Pierre Cardin already has plans for attiring people in 2069. According to the legendary 97-year-old designer, “women will wear Plexiglas cloche hats and tube clothing; men will wear elliptical pants and kinetic tunics.” In other words, it will be the ‘60s a all over again.
Cardin has staked many claims to fame over the eight decades of his career, from the unprecedented ready-to-wear line he introduced in 1959 to the costumes he designed for the Beatles in 1963 to his audacious brand extensions into eyewear and cosmetics in the ‘70s. He has designed cars and airplanes and even invented a new moldable fabric called Cardine. Through all of this – much of which is included in an extensive retrospective currently at the Brooklyn Museum – Cardin anticipated the celebrity-driven mass-produced branding opportunity that mainstream fashion has become, while also helping to redefine the role of the designer as an industry-independent choreographer of desire. But the work most likely to stand the test of time – probably well beyond 2069 – is the space-age Cosmocorps collection he first presented in 1964.
The Cosmocorps line was designed for the final frontier in fashion. “I imagined wearing these costumes in space,” Cardin explains in an interview for the Brooklyn Museum exhibition catalogue. Just three years after Yuri Gagarin was launched into orbit, and five years before Neil Armstrong and Buzz Aldrin first posed for photos on the Moon, Cardin was contemplating a cosmic brand extension, and considering what the space suit might look like if the design weren’t strictly utilitarian.
Although Cardin was not scientific about it – as space suit designers such as Dava Newman are today – the Cosmocorps gambit was more than a mere marketing ploy. (If that were the only point, it would have been a flop. Cardin reveals in his catalogue interview that his space-age attire sold terribly. “I had to create clothes that were more classic and therefore more commercial,” he admits, explaining many of the contradictory aspects of his career, in which conventional distinctions between avant-garde and suburban mall are simply ignored.) Through Cosmicorps, Cardin explored how social dynamics might manifest on other planets. For instance he advanced the possibility that ideas about gender might become less fixed in microgravity, by creating unisex attire that challenged terrestrial mores. In a way, his fashion paralleled the Soviet space program, which treated men and women as equals and dressed them in the same way. However the motivations of the Soviet government were fundamentally pragmatic. Cardin, on the other hand, had no restrictions; he could just as well have designed lunar ball gowns.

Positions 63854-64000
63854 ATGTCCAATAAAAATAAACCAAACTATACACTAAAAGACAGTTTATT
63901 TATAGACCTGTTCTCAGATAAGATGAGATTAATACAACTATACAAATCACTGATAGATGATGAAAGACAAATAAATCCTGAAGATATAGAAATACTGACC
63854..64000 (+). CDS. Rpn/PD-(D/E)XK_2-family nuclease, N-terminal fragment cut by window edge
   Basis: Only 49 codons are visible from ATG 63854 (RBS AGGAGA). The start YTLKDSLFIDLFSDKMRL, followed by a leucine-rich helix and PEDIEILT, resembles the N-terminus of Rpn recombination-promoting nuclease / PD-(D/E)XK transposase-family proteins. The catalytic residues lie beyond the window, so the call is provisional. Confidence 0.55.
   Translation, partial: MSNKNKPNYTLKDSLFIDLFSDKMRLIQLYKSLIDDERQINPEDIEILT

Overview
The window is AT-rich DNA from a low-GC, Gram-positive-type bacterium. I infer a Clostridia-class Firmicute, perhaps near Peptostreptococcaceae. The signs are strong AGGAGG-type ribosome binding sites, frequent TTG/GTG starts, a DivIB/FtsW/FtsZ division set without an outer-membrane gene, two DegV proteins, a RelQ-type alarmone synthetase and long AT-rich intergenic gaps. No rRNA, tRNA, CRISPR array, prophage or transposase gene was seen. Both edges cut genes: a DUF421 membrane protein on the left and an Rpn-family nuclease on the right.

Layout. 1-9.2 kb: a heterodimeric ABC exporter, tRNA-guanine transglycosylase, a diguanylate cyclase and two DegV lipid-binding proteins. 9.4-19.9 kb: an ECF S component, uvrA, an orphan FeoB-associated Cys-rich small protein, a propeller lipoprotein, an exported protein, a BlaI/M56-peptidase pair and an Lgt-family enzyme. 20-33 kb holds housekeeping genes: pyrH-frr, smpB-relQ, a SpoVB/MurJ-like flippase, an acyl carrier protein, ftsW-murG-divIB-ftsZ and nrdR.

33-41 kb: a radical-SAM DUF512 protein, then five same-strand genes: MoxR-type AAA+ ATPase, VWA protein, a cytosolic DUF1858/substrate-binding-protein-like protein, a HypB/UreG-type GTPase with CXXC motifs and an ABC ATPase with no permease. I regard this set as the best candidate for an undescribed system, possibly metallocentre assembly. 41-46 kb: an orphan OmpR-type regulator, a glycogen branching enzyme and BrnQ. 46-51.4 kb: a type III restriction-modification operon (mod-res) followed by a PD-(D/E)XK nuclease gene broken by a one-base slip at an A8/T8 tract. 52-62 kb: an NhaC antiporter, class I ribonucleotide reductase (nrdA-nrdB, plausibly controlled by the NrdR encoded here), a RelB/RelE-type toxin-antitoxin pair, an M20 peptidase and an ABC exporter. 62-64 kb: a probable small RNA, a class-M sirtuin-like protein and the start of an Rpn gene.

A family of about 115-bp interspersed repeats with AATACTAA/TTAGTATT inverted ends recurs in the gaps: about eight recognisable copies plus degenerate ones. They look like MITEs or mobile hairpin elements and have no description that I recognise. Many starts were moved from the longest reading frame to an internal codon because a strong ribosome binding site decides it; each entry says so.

Cosmocorps was equally notable for provoking people to think about colonization of other planets in a tangible way. Of course colonization scenarios were already a staple of science fiction, familiar plot lines in movies and books. However there’s an important distinction between seeing or reading about possible futures and actually trying them on for size. The Cosmocorps line is not costume. These garments weren’t made to realize a movie or TV series. (Cardin did that too. He costumed the John Steed and Emma Peel characters for The Avengers.)
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